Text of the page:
Betty G. Grogan [00:49:32] Don, you might say when you brought musicals in. First of all, the Hanna Theater always set fifteen hundred and fifty people, and you would run musicals at the Music Hall. Want to talk about that?
Donald Grogan [00:49:49] Well, yeah, if we had a big show... The Hanna was fifteen hundred and fifteen seats, but if we'd take in the balconies on the sides, a little more than that. But anyway, Music Hall was enormous. Now, you couldn't see and you couldn't hear. But it held a lot of people. So we'd have 'em at the Music Hall. And because that's where you make some money, you got some seating. You see this? Oh, yes, I saw it at the Music Hall. The Music Hall was built, I think, because they were going to try to have the Olympics here or something at one time. Cleveland! Yeah, yeah, yeah.
Betty G. Grogan [00:50:43] I'll just interject. My favorite, if you want to know, my favorite was Carol Channing in Hello Dolly at the Music Hall. I love musicals and it was wonderful. That was my favorite.
Laura Brogan [00:50:58] Did you guys go, I mean, what like once a week?
Betty G. Grogan [00:51:01] Whenever there's was a new show.
Laura Brogan [00:51:02] Whenever something...
Betty G. Grogan [00:51:03] New came to town. Yeah, yeah. We would see, oh yeah. We saw lots and lots and lots of shows.
Donald Grogan [00:51:13] Okay to proceed?
Betty G. Grogan [00:51:13] Go ahead, I'm sorry.
Laura Brogan [00:51:15] Oh, that's fine. You're fine. I'll be fine. Let me see what else is here. Historically, through the years, the city has seen many changes and transformations. What period you recall as having the greatest amount of change?
Donald Grogan [00:51:38] Well, I'd have to say when the makers of movies had to divest themselves of their outlets because so much depends upon those theaters bringing people down. You see, they start with the matinee at 11 o'clock in the morning and they run till maybe 1 o'clock in the morning. So you got this turnover and there were people. And just the Hanna, if we had a good show, Pierre's restaurant would be filled, Stouffer's would be filled. This was reflected around the whole neighborhood. These are people who were downtown enjoying themselves, spending money, and it gives life to everything. And when they don't come downtown, they don't spend the money and they don't do this and so forth, there's a gradual malaise that takes over. And that's what we've had here. And it's hard to fight because Art Falco's very good, and Art Falco, I know goddamn well, is struggling because, you know, when you bring in a show, a good show, a nice Broadway run, you have to guarantee them that they aren't going to lose money or they won't come to Cleveland, will say where's Cleveland? Give me a map. I want to look. They won't come unless you... We had, for instance, Lena Horne, we ran her at the Music Hall. And she's okay. The time before she played the Hanna. Now this was when she was married to a white guy. Later she married a colored guy, and all of a sudden Jack Pollock's got to get rid of half his band. He was the orchestra leader for the Hanna. He's got fifteen musicians. Got to be half black, you know. Everyday... Stagehands. Thing is, they're not gonna go on if they don't get this settled. So, unfair... Agents are unfair. They make a deal in New York or Chicago, and ten minutes after the deal is made, they're on the phone making another deal with somebody else, or they think they can make a little more money. Agents are really bad.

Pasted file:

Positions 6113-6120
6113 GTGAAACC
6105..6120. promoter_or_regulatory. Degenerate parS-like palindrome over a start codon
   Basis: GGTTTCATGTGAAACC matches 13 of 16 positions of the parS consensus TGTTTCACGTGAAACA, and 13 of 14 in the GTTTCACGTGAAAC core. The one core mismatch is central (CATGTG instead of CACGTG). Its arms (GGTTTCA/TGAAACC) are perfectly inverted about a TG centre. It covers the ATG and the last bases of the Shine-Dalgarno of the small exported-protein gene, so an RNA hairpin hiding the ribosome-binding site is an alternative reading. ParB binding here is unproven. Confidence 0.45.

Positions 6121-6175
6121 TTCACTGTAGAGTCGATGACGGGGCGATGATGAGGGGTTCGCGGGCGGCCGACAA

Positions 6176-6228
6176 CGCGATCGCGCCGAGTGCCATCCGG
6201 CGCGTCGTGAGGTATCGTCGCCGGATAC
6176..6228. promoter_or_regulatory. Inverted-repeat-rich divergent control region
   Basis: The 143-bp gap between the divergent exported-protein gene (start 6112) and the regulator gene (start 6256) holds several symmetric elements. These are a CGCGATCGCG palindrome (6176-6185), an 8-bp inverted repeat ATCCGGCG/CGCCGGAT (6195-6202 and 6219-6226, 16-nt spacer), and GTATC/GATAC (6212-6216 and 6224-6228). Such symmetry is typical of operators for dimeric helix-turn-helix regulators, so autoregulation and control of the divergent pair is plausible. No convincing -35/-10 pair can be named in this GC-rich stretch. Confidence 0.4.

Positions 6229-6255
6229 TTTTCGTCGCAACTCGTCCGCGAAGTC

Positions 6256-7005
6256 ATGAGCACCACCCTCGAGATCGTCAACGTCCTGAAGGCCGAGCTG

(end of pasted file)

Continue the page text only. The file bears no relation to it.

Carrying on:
Laura Brogan [00:54:56] I saw when I was working on my project that you belong to the beginning Playhouse Square Association.